risk

10 posts
Communicating risk in the context of daily living

Wayne Oldford, a statistics professor at the University of Waterloo, explains risk in the context of daily life at the individual level, because “one in a million” is not especially intuitive: A few years ago, I was the “go to guy” at the University of Waterloo, asked to speak to local media, whenever a lottery jackpot got stupendously large (and the news cycle got exceedingly slow). My purpose was to...

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Cancer and statistics

Hannah Fry works with statistics and risk, but her perspective changed when she was diagnosed with cancer. Fry documented the experience and it’s available on BBC: Hannah Fry, a professor of maths, is used to investigating the world around her through numbers. When she’s diagnosed with cervical cancer at the age of 36, she starts to interrogate the way we diagnose and treat cancer by digging into the statistics to...

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Reducing the risk of nuclear war

For Our World in Data, Max Roser discusses the risk and possible destruction of nuclear war, along with suggestions on how to reduce that risk: An escalating conflict between nuclear powers – but also an accident, a hacker, a terrorist, or an irresponsible leader – could lead to the detonation of nuclear weapons. Those risks only go to zero if all nuclear weapons are removed from the world. I believe...

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Communicating effectiveness of boosters

Statisticians David Spiegelhalter and Anthony Masters for The Guardian on reframing risk estimates: An earlier UKHSA study estimated two Pfizer/BioNTech doses gave around 99.7% (97.6% to near-100%) protection against Delta-infected hospitalisation, but after 20 weeks that effectiveness waned to 92.7% (90.3% to 94.6%). This estimated decline for people over 16 may not sound much, but if we look at it in terms of “lack of protection”, their estimated vulnerability relative...

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Visualizing risk of Johnson & Johnson vaccine side effect

As the Johnson & Johnson vaccine pauses in the United States, Philip Bump for The Washington Post offers a quick visualization that shows 100 vaccinations per second. A red one appears if there’s a side effect. But because the side effect is rare, currently at 1 in 1.1 million, the red dot on the visualization likely never appears as you watch. The blue dots are potential lives saved if the...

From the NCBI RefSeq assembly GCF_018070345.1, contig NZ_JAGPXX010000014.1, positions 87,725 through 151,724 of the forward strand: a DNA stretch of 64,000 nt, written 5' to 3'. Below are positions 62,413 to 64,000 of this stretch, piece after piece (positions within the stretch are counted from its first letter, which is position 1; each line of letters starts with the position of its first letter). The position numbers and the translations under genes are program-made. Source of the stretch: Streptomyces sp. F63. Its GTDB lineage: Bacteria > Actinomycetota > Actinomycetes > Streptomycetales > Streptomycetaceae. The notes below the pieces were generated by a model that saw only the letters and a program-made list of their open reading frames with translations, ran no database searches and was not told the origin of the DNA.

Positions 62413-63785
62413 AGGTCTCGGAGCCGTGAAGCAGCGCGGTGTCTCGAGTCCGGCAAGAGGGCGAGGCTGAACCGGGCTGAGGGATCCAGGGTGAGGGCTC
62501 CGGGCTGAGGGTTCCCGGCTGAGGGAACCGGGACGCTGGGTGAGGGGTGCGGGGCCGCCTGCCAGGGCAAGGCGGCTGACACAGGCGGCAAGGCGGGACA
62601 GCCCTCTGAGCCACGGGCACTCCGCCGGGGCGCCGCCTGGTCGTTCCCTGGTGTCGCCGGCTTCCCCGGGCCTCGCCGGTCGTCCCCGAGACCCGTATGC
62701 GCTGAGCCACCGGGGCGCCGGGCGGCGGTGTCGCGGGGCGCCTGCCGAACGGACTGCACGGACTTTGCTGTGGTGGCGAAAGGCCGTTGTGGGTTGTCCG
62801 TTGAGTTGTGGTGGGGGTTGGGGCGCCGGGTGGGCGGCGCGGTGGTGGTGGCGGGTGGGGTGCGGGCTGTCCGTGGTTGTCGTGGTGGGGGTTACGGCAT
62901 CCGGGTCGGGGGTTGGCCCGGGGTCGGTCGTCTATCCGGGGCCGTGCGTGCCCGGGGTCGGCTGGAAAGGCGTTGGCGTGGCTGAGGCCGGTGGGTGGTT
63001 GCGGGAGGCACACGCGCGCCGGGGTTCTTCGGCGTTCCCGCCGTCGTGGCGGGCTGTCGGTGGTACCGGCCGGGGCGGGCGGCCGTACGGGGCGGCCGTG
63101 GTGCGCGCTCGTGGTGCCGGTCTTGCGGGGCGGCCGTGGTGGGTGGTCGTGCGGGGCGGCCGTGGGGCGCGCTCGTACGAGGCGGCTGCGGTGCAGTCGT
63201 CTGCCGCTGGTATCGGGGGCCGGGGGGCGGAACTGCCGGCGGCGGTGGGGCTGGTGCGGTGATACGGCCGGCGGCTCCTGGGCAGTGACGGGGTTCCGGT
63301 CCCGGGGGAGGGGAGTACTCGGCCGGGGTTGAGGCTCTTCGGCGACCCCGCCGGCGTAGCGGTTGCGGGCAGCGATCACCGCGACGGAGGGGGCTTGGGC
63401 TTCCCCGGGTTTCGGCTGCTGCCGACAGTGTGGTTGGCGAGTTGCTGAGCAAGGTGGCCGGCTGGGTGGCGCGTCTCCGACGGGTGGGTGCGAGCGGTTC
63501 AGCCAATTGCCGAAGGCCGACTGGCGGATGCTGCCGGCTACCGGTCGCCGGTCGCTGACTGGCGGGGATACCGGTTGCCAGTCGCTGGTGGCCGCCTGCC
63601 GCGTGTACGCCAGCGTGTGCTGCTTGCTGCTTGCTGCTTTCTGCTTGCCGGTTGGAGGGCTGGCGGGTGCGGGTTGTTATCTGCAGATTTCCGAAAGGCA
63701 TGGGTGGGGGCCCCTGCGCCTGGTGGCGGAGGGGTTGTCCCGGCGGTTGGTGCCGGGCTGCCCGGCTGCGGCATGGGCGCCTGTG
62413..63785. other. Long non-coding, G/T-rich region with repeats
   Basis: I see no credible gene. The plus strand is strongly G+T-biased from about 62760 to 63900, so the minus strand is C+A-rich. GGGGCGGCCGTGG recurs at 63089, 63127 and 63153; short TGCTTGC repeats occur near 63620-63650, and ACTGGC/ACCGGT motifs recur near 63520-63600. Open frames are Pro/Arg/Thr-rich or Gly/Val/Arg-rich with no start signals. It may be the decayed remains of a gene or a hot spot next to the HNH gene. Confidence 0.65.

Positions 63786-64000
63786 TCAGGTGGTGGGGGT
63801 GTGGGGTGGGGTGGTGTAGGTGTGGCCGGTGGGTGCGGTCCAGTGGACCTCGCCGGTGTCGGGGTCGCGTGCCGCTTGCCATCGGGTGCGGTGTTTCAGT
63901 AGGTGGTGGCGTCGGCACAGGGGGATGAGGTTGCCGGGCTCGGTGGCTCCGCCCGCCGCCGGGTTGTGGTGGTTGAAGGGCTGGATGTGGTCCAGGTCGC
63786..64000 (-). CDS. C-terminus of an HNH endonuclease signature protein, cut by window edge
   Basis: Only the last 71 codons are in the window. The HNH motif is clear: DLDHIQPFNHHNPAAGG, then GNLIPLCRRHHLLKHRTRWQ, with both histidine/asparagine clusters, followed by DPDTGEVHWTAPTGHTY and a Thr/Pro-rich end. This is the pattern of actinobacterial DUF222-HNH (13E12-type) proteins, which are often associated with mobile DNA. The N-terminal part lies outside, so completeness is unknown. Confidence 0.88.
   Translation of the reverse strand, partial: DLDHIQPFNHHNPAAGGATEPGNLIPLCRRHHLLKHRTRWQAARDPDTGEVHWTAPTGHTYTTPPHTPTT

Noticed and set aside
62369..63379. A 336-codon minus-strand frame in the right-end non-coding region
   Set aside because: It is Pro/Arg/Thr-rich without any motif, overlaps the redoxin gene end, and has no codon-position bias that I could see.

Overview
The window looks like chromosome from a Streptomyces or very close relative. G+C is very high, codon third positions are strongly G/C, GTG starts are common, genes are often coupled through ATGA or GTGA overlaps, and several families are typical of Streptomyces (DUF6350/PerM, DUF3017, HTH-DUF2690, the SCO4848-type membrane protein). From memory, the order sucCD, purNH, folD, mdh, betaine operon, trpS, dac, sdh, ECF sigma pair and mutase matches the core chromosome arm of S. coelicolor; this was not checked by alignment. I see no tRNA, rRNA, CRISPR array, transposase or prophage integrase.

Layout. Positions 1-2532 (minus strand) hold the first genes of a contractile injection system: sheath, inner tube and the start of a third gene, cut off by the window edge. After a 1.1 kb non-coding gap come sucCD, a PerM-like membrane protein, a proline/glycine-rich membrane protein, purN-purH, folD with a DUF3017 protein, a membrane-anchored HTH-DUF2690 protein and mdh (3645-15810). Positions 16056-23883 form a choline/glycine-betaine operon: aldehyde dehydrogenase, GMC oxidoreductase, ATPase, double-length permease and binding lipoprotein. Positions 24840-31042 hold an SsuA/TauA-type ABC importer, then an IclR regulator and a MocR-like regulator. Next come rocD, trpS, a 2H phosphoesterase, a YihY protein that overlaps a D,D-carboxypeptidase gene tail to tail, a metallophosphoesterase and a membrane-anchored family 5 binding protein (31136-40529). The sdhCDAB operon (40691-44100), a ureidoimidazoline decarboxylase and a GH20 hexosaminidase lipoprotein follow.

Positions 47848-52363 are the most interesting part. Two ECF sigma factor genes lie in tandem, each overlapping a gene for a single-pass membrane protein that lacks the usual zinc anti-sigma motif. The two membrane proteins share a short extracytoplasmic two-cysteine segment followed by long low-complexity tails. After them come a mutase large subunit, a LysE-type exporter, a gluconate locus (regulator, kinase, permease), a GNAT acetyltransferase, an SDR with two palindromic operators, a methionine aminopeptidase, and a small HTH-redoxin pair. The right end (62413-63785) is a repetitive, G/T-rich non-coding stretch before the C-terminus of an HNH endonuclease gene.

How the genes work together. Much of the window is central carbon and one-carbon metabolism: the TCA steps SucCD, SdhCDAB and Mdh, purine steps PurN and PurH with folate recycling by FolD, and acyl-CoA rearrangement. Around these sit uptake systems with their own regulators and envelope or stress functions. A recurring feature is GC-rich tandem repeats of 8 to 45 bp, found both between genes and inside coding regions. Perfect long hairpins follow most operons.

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Small gatherings can be dangerous too

A small gathering of 10 people or fewer can seem like a low-risk activity, and at the individual level, it’s lower risk than going to a big birthday party. But when a lot of people everywhere are gathering, small or large, the collective risk goes up. For FiveThirtyEight, Maggie Koerth and Elena Mejía illustrate the reasoning. The collective part is where many seem to get tripped up. “Flattening the curve”...

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Estimate your Covid-19 risk, given location and activities

The microCOVID Project provides a calculator that lets you put in where you are and various activities to estimate your risk: This is a project to quantitatively estimate the COVID risk to you from your ordinary daily activities. We trawled the scientific literature for data about the likelihood of getting COVID from different situations, and combined the data into a model that people can use. We estimate COVID risk in...

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Illustrations show how to reduce risk at small gatherings

Risk of coronavirus infection changes depending on the amount of contagious particles you breathe in. El Pais illustrated the differences when you take certain measures, namely wearing masks, ventilation, and decreased exposure time. The suggestions are based on statistical models, so there is more uncertainty than I think the explanations provide, but the sequence of illustrations provides a clear picture of what we can do — if you must do...

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✚ The Process 108 – Expected Value

Look only at uncertainty and it can feel overwhelming. Look at just averages and it's not enough information. So, smoosh them together. Read More

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Minimizing risk

For NYT Opinion, Aaron E. Carroll on doing small things that sum to something bigger: Too many view protective measures as all or nothing: Either we do everything, or we might as well do none. That’s wrong. Instead, we need to see that all our behavior adds up. Each decision we make to reduce risk helps. Each time we wear a mask, we’re throwing some safety on the pile. Each...

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